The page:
Puzzlebomb is a monthly puzzle compendium. Issue 60 of Puzzlebomb, for December 2016, can be found here:
Puzzlebomb – Issue 60 – December 2016 (printer-friendly version)
The solutions to Issue 59 will be posted around one month from now.
This will be the last regular monthly Puzzlebomb – in future, there will be occasional one-offs but regular editions are taking a break. If you have any ideas for puzzles, please send them in! Previous issues of Puzzlebomb, and their solutions, can be found at Puzzlebomb.co.uk.
Not content with already having five cubes named after him, internet maths phenomenon James Grime has now developed a new Rubik’s cube-style puzzle for internet maths joy merchants Maths Gear. I’ve been slightly involved in the development process, so I thought I’d share some of the interesting maths behind it.
Another name for a Rubik’s cube is ‘the Magic Cube’ – and Dr James Grime wondered if you could make a Magic Cube which incorporates its 2D friend, the Magic Square.
One of the nice things about working in mathematics at Sheffield Hallam University is the environment in which I work. The maths department is a big, open learning space for students surrounded by staff offices. It’s a busy place, full of activity and plenty of opportunities to interact with students and other staff.
This space was renovated for mathematics a little before I arrived. It was designed to enhance student engagement and to create this sense of community, to allow collaborative learning and encourage inter-year interactions.
Over the last year, we conducted a study of use of the space. This included observations of use of the space as well as questionnaires and interviews with students about their use of the space, including students who had studied in the department in the old and new locations.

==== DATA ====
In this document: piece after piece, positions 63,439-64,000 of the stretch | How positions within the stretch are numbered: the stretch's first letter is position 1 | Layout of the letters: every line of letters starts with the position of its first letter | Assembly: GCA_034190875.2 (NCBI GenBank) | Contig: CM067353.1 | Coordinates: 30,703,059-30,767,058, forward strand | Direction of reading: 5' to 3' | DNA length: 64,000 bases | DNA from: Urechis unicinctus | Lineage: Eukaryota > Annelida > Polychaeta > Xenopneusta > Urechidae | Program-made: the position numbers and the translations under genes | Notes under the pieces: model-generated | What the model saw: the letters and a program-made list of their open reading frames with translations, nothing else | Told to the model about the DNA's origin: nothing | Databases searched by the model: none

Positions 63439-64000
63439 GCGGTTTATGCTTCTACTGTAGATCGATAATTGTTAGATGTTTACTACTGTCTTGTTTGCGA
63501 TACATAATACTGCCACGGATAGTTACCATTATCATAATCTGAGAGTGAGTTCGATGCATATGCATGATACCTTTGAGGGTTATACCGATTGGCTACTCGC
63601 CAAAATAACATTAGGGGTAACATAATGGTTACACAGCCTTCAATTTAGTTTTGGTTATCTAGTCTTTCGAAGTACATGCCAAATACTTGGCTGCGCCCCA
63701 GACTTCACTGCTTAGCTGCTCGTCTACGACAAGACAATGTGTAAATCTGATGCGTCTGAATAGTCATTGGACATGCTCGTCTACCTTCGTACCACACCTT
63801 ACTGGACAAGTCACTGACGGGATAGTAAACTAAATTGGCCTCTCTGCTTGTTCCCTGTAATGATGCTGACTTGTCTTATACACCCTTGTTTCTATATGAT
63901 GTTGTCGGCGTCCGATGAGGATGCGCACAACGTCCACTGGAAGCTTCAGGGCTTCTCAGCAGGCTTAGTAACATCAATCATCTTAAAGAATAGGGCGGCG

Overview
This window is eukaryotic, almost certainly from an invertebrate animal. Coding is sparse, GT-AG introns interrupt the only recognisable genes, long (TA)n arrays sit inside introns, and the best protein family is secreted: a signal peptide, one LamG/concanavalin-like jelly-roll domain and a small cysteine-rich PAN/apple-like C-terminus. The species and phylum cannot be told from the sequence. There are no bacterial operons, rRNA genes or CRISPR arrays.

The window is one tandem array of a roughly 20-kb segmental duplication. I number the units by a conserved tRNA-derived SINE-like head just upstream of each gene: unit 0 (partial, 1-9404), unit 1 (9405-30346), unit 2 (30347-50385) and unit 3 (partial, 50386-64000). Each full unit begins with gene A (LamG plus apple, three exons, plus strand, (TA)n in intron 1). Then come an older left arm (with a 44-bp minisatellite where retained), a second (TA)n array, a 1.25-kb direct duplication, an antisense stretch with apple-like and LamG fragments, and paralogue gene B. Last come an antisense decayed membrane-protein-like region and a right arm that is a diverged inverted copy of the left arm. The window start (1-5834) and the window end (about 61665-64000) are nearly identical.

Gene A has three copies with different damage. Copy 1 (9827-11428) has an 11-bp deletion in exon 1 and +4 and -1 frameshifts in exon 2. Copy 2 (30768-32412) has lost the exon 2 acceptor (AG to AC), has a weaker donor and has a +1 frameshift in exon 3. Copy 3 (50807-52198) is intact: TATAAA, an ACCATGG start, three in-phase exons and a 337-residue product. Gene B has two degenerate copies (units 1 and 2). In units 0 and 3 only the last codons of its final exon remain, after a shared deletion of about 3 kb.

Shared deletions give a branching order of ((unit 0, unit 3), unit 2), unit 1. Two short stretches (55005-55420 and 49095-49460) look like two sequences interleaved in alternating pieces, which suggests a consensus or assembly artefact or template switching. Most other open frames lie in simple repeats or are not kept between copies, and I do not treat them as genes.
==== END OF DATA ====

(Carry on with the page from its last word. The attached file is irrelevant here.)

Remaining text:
The results have just been published as ‘The role of informal learning spaces in enhancing student engagement with mathematical sciences‘ by Jeff Waldock, Peter Rowlett, Claire Cornock, Mike Robinson & Hannah Bartholomew, which is online now and will appear in a future issue of International Journal of Mathematical Education in Science and Technology (doi:10.1080/0020739X.2016.1262470).
The next issue of the Carnival of Mathematics, rounding up blog posts from the month of October/November, and compiled by Tom, is now online at Mathematics and Coding.
The Carnival rounds up maths blog posts from all over the internet, including some from our own Aperiodical. See our Carnival of Mathematics page for more information.
Maths legend Colin Wright posed this question on Twitter:
It led to a flurry of interesting replies, and here’s some of them.
I’m not normally interested in education stuff, but we’ve had a flurry of emails from various people telling us about their projects, and I’ve got nothing else to do today, so I thought I’d round them up.
Every time I use the jealous husbands river crossing problem, I prefix it with a waffly apology about its formulation. You’ll see what I mean; here’s a standard statement of the puzzle:
Three married couples want to cross a river in a boat that is capable of holding only two people at a time, with the constraint that no woman can be in the presence of another man unless her (jealous) husband is also present. How should they cross the river with the least amount of rowing?
I’m planning to use this again next week. It’s a nice puzzle, good for exercises in problem-solving, particularly for Pólya’s “introduce suitable notation”. I wondered if there could be a better way to formulate the puzzle – one that isn’t so poorly stated in terms of gender equality and sexuality.